A series of untoward circumstances attended the march. The oxen that drew the field-piece broke down early in the first day, and the command was obliged to halt until horses could be procured from Fort Brooke. The next day, on reaching the Hills-borough river, they found the bridge destroyed, and were obliged to halt until the ensuing morning, when they crossed, but with such difficulty and delay that they made but six miles that day. On the 27th, they crossed the Big and Little Ouithlacoochee Rivers, and encamped three miles north of the latter. Aware that the enemy were watching his movements, Major Dade had, during all this time, adopted every precaution that military skill suggested, carefully avoiding surprise while marching, and throwing up a small breastwork every night. On the 28th, they marched early, and had proceeded only about four miles, when the advanced guard passed through a plat of high grass, and had reached a thick cluster of palmettos, where a heavy and destructive fire was opened upon them, by an enemy concealed at a distance of fifty or sixty yards. The column was thrown into confusion by this sudden attack, but they were quickly rallied, and, as the enemy were observed to rise in front, a charge was made, by which the Indians were dislodged, but not until knives, bayonets, and clubbed muskets were used. Major Dade fell dead on the first fire, and Captain Gardiner, having driven back the Indians, but finding they were gathering for another onset, attempted to throw up a breast work of logs. This was not effected before the attack was renewed. The Indians, being reinforced, and having stationed about a hundred mounted warriors on the opposite side, to cut off retreat, advanced to the second attack, yelling in so terrific a manner as to drown the reports of the fire-arms. The field-piece was now used with effect for a short time, but the enemy, surrounding the little breastwork, shot down every man who attempted to work the gun, and soon rendered it useless. Gallantly did these heroic men defend themselves and maintain the honor of their flag; but, over powered by numbers, and fighting under every disadvantage, they fell, one by one, without the prospect of any change of fortune. At length the ammunition gave out, the Indians broke into the enclosure, and every man was either killed or so badly wounded as to be incapable of resistance. The work of havoc done, the dead were plundered, and the Indians retreated; then came a party of Negroes, who dispatched and mutilated all who showed signs of life. Three persons only escaped to tell the story of this dreadful massacre.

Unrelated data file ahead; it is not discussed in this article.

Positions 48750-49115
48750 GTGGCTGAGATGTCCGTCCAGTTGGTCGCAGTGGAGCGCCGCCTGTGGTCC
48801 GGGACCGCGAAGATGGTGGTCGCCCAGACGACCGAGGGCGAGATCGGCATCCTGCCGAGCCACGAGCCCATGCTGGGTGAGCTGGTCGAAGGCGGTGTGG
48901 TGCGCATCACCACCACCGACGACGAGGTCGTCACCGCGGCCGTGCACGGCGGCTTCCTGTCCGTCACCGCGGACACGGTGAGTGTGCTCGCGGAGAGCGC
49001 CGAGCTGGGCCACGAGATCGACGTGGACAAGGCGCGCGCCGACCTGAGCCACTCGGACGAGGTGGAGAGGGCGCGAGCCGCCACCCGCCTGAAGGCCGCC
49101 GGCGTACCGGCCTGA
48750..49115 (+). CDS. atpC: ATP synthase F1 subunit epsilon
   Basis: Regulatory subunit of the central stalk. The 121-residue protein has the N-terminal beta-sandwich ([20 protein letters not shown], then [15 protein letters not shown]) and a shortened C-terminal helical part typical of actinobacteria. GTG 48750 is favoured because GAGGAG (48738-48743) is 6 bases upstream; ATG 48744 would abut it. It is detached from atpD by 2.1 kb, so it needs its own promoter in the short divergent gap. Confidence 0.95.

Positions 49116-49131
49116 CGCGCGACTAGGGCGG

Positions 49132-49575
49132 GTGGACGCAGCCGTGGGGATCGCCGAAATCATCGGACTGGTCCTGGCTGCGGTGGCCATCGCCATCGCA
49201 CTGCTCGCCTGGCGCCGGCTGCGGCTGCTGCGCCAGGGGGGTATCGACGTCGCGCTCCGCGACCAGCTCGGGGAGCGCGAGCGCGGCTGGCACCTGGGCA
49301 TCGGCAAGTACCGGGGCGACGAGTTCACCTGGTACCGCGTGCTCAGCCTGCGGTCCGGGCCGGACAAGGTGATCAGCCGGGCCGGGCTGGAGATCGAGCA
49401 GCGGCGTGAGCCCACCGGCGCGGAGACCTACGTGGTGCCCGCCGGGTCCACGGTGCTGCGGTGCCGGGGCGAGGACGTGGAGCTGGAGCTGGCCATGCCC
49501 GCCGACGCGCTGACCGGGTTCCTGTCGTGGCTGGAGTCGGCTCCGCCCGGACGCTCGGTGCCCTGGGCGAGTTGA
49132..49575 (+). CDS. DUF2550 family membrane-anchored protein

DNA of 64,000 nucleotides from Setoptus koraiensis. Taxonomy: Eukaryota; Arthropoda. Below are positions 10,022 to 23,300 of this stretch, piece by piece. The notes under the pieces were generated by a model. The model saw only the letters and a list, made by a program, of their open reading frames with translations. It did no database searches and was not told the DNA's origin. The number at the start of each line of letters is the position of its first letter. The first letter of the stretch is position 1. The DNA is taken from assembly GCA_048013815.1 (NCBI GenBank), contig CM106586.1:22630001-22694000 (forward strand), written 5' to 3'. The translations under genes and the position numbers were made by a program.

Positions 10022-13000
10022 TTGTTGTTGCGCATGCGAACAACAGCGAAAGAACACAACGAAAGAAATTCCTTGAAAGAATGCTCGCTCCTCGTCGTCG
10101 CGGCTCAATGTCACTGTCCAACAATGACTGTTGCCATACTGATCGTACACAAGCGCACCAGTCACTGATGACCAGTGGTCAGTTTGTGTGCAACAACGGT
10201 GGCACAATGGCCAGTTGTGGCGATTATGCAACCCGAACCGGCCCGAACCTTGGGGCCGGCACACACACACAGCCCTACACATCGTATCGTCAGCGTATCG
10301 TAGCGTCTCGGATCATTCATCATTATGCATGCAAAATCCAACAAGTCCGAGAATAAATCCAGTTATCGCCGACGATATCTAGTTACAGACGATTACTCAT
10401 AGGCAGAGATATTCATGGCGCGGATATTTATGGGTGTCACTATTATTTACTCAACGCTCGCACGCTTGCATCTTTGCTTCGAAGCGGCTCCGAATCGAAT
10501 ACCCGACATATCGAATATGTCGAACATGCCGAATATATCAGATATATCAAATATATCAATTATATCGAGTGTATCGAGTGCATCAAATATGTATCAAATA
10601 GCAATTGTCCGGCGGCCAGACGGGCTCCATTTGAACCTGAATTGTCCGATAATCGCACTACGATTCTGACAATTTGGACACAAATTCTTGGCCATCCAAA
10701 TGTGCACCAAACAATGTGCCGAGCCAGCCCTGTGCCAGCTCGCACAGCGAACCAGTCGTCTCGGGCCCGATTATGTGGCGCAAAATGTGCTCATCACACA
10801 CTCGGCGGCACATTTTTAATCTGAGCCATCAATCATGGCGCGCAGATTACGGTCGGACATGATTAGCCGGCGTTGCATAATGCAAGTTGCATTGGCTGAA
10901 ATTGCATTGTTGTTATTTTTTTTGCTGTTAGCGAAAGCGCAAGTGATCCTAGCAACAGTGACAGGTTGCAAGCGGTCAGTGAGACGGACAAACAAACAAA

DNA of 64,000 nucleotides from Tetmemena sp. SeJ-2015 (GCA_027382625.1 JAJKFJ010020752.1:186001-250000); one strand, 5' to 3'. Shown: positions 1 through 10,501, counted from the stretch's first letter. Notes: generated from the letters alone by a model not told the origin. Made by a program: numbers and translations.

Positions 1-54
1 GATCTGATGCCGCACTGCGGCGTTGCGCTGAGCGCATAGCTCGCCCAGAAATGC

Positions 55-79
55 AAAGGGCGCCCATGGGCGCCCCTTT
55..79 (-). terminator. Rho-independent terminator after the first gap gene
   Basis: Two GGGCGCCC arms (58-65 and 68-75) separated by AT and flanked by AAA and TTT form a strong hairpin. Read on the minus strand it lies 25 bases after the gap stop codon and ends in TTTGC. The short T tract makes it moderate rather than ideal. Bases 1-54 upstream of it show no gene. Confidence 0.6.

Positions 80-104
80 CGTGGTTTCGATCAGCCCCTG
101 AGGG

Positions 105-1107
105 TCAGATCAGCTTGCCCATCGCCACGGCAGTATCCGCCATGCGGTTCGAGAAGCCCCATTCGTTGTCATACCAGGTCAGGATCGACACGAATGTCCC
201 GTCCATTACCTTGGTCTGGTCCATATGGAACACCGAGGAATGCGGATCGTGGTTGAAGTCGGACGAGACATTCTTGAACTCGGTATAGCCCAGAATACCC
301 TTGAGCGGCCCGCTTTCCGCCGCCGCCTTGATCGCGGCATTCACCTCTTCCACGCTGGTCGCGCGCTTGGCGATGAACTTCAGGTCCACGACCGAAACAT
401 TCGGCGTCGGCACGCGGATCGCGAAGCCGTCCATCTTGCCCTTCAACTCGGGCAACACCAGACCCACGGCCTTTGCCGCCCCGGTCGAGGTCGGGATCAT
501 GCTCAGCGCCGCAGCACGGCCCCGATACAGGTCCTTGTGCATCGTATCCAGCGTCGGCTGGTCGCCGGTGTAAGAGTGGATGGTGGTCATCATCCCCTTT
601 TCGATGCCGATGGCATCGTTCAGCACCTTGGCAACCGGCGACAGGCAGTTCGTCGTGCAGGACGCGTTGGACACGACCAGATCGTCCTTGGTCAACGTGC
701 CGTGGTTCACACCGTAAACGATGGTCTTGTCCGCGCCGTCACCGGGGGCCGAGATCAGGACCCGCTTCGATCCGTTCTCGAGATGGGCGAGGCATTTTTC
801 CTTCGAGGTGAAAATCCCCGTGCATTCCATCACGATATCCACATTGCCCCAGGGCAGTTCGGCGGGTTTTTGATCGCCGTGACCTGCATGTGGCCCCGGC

Mr. Cohen, in his “Notices of Florida,” gives the following description of Micanopy. “The Governor is of low, stout, and gross stature, and what is called loggy in his movements his face is bloated and carbuncled, eyes heavy and dull, and with a mind like his person. Colonel Gadsden told me, at Payne’s Landing, after having double rations, he complained of starving. He reminds me of the heroes of the Trojan war, who could eat up a whole lamb, or half a calf. He owns a hundred Negroes, and a large stock of cattle and horses. The ‘top Governor’ has two wives, one a very pretty squaw, and the other a half breed Negress. She is the ugliest of all ugly women, and recalls the image of Bombie, of the Frisled Head, in Paulding’s Koningsmarke.”